ss - another utility to investigate sockets
ss [options] [ FILTER ]
ss is used to dump socket statistics. It allows showing information similar to netstat. It can display more TCP and state informations than other tools.
When no option is used ss displays a list of open non-listening TCP sockets that have established connection. These programs follow the usual GNU command line syntax, with long options starting with two dashes (`-'). A summary of options is included below. -h, --help Show summary of options. -V, --version Output version information. -n, --numeric Do not try to resolve service names. -r, --resolve Try to resolve numeric address/ports. -a, --all Display both listening and non-listening (for TCP this means established connections) sockets. -l, --listening Display only listening sockets (these are omitted by default). -o, --options Show timer information. -e, --extended Show detailed socket information -m, --memory Show socket memory usage. -p, --processes Show process using socket. -i, --info Show internal TCP information. -s, --summary Print summary statistics. This option does not parse socket lists obtaining summary from various sources. It is useful when amount of sockets is so huge that parsing /proc/net/tcp is painful. -4, --ipv4 Display only IP version 4 sockets (alias for -f inet). -6, --ipv6 Display only IP version 6 sockets (alias for -f inet6). -0, --packet Display PACKET sockets (alias for -f link). -t, --tcp Display TCP sockets. -u, --udp Display UDP sockets. -d, --dccp Display DCCP sockets. -w, --raw Display RAW sockets. -x, --unix Display Unix domain sockets (alias for -f unix). -f FAMILY, --family=FAMILY Display sockets of type FAMILY. Currently the following families are supported: unix, inet, inet6, link, netlink. -A QUERY, --query=QUERY, --socket=QUERY List of socket tables to dump, separated by commas. The following identifiers are understood: all, inet, tcp, udp, raw, unix, packet, netlink, unix_dgram, unix_stream, packet_raw, packet_dgram. -D FILE, --diag=FILE Do not display anything, just dump raw information about TCP sockets to FILE after applying filters. If FILE is - stdout is used. -F FILE, --filter=FILE Read filter information from FILE. Each line of FILE is interpreted like single command line option. If FILE is - stdin is used. FILTER := [ state TCP-STATE ] [ EXPRESSION ] Please take a look at the official documentation (Debian package iproute-doc) for details regarding filters.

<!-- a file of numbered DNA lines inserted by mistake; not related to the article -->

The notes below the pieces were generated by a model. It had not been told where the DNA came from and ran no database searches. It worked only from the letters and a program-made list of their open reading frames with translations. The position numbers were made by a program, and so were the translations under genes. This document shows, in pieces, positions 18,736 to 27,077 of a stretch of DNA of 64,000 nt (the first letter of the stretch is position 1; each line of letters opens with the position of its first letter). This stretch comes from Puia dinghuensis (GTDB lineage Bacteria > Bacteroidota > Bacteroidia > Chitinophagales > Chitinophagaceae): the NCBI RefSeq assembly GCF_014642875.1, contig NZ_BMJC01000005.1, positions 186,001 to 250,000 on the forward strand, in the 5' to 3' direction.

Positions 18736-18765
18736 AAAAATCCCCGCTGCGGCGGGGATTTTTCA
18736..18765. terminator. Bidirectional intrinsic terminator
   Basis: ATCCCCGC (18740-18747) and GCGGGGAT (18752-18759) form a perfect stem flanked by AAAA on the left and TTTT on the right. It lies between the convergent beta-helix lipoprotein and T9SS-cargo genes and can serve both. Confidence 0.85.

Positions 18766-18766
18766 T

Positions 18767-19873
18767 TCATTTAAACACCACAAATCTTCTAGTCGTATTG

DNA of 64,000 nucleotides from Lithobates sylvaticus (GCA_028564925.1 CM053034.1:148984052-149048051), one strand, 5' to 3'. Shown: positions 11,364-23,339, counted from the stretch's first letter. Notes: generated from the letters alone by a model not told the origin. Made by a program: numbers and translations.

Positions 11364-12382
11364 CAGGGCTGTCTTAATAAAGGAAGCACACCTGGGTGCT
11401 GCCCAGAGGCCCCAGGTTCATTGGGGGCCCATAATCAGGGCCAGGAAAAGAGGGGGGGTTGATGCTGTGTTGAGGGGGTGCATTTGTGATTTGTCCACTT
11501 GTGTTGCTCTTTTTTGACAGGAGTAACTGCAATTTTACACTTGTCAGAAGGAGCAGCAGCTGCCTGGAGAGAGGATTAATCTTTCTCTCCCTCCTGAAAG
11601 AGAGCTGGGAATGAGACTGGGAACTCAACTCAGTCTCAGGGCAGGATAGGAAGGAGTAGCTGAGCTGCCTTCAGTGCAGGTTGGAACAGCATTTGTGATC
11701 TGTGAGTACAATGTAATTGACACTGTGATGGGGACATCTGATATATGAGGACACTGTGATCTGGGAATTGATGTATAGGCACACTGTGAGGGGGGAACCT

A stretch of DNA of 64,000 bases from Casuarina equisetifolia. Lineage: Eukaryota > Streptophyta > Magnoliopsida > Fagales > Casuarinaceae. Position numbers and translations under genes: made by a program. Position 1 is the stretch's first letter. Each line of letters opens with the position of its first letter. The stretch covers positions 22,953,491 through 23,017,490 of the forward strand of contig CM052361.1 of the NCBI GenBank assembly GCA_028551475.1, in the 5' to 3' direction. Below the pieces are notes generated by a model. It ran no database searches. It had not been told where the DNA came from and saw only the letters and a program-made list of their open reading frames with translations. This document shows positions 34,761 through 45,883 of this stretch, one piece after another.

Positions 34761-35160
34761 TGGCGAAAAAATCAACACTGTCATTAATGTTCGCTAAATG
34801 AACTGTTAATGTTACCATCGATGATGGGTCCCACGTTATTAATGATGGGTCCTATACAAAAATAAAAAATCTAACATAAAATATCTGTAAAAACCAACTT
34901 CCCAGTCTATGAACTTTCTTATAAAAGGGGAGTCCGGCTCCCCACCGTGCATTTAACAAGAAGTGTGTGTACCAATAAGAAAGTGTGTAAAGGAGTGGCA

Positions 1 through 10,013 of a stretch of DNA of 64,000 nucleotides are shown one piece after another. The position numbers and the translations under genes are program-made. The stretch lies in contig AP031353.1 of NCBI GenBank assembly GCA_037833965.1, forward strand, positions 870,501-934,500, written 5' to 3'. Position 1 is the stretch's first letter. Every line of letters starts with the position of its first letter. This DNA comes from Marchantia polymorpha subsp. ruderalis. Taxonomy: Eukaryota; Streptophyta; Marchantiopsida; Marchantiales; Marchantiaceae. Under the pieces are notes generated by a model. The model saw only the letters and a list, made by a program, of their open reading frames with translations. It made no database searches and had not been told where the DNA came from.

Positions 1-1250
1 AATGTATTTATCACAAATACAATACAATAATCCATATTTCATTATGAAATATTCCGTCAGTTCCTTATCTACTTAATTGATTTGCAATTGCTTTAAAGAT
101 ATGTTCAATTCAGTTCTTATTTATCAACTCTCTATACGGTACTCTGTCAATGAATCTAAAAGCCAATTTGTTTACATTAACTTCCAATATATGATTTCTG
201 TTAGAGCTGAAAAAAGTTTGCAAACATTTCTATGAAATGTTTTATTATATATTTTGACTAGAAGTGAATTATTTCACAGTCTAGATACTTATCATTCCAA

ss -t -a Display all TCP sockets. ss -u -a Display all UDP sockets. ss -o state established '( dport = :ssh or sport = :ssh )' Display all established ssh connections. ss -x src /tmp/.X11-unix/* Find all local processes connected to X server. ss -o state fin-wait-1 '( sport = :http or sport = :https )' dst 193.233.7/24 List all the tcp sockets in state FIN-WAIT-1 for our apache to network 193.233.7/24 and look at their timers.
ip(8), /usr/share/doc/iproute-doc/ss.html (package iproutedoc)
ss was written by Alexey Kuznetosv, <firstname.lastname@example.org>. This manual page was written by Michael Prokop <email@example.com> for the Debian project (but may be used by others). SS(8)
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